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Happy
10-01-2013, 10:36 PM
The National Zoo is closed, goats are out of work, and the monitoring of endangered species is on hold.

The government shutdown doesn’t only affect the American people, but also the nation's animals. Take a look at how the government’s failure to pass a spending plan will change the daily routines of animals in zoos, parks and wildlife refuges.


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Cameras off
The National Zoo's beloved panda cam — as well as its dozen other animal Web cameras, including one for the newly arrived Sumatran tiger cubs — has gone dark. The zoo is now closed to visitors, but the shutdown won’t affect care of the animals. Veterinarians and all staff involved in the feeding and cleaning of animals are considered essential employees.

Out of work
Washington's budget impasse means 800,000 Americans won't be getting paid, but ivy-munching goats are also out of work. On Friday, Larry Cihanek removed his Nubian goats from the Gateway National Recreation Area at Sandy Hook, N.J., and from Fort Wadsworth in Staten Island, N.Y., in anticipation of the park closings. The herds had been helping eradicate poison ivy from the parks.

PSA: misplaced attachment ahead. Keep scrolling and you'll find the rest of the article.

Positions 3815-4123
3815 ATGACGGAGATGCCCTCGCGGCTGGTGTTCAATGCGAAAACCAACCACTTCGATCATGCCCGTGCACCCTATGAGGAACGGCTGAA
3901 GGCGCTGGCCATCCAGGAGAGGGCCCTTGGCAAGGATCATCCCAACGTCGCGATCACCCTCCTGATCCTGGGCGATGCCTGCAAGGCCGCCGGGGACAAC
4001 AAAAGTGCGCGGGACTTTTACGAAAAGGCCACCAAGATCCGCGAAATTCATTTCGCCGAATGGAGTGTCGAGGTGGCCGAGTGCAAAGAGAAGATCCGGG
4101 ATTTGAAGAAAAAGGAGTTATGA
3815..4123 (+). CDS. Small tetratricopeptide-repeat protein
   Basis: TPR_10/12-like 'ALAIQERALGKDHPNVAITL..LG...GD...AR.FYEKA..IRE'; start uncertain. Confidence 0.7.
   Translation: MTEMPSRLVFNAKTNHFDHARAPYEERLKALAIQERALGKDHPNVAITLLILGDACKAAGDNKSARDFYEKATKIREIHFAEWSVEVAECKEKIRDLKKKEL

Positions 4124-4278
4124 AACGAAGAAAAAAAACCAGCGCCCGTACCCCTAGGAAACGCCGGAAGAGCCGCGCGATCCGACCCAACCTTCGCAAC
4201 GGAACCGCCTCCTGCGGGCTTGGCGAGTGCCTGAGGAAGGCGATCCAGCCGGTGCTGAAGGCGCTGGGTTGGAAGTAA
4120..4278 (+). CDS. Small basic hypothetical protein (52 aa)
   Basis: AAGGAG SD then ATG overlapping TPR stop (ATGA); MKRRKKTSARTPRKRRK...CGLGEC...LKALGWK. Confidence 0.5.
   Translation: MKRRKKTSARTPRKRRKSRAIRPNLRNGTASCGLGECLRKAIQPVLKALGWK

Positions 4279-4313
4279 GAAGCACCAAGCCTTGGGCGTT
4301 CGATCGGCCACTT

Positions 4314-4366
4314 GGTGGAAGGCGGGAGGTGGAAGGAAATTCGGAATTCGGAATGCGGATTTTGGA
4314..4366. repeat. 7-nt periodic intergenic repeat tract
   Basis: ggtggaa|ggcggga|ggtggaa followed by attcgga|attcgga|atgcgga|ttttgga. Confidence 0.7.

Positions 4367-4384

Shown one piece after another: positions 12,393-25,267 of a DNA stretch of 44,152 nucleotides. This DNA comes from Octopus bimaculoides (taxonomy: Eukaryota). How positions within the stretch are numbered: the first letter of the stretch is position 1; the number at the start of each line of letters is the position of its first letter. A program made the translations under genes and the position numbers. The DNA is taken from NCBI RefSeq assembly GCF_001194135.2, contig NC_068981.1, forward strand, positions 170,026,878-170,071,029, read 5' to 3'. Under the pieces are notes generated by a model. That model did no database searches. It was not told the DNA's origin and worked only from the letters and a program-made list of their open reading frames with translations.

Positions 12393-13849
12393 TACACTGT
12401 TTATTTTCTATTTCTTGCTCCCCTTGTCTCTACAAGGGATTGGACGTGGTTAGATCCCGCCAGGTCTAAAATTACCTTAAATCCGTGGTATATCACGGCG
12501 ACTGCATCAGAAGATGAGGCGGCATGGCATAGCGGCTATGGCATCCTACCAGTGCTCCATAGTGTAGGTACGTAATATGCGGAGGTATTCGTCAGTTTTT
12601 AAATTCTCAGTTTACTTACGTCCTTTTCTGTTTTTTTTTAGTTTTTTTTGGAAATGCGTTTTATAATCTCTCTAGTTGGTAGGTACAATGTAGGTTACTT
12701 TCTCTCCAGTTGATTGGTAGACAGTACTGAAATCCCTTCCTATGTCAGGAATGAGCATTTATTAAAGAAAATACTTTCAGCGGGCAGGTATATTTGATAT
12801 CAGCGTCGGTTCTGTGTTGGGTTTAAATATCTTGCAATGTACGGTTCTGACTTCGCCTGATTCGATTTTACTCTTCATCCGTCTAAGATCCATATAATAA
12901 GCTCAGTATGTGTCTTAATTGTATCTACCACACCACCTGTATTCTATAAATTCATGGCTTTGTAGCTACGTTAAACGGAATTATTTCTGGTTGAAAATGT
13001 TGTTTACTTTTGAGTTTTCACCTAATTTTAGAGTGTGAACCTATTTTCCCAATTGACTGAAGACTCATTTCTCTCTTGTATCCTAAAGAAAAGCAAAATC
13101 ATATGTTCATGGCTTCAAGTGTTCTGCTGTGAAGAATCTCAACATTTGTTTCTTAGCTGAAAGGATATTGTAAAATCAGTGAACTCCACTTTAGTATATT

Parks closed, but critters still get care
All national parks and federal wildlife refuges are closed for the duration of the shutdown, and no fishing or hunting will be allowed on public lands.

Read more....

http://www.mnn.com/earth-matters/animals/stories/how-the-government-shutdown-affects-animals

LPC
10-02-2013, 02:29 PM
Well, at least the care and feeding of animals is regarded as essential. The temporary ban on fishing and hunting on public lands is no bad thing, either. As for the goats, I'm sure that their owner will find them somewhere else to eat during the crisis.
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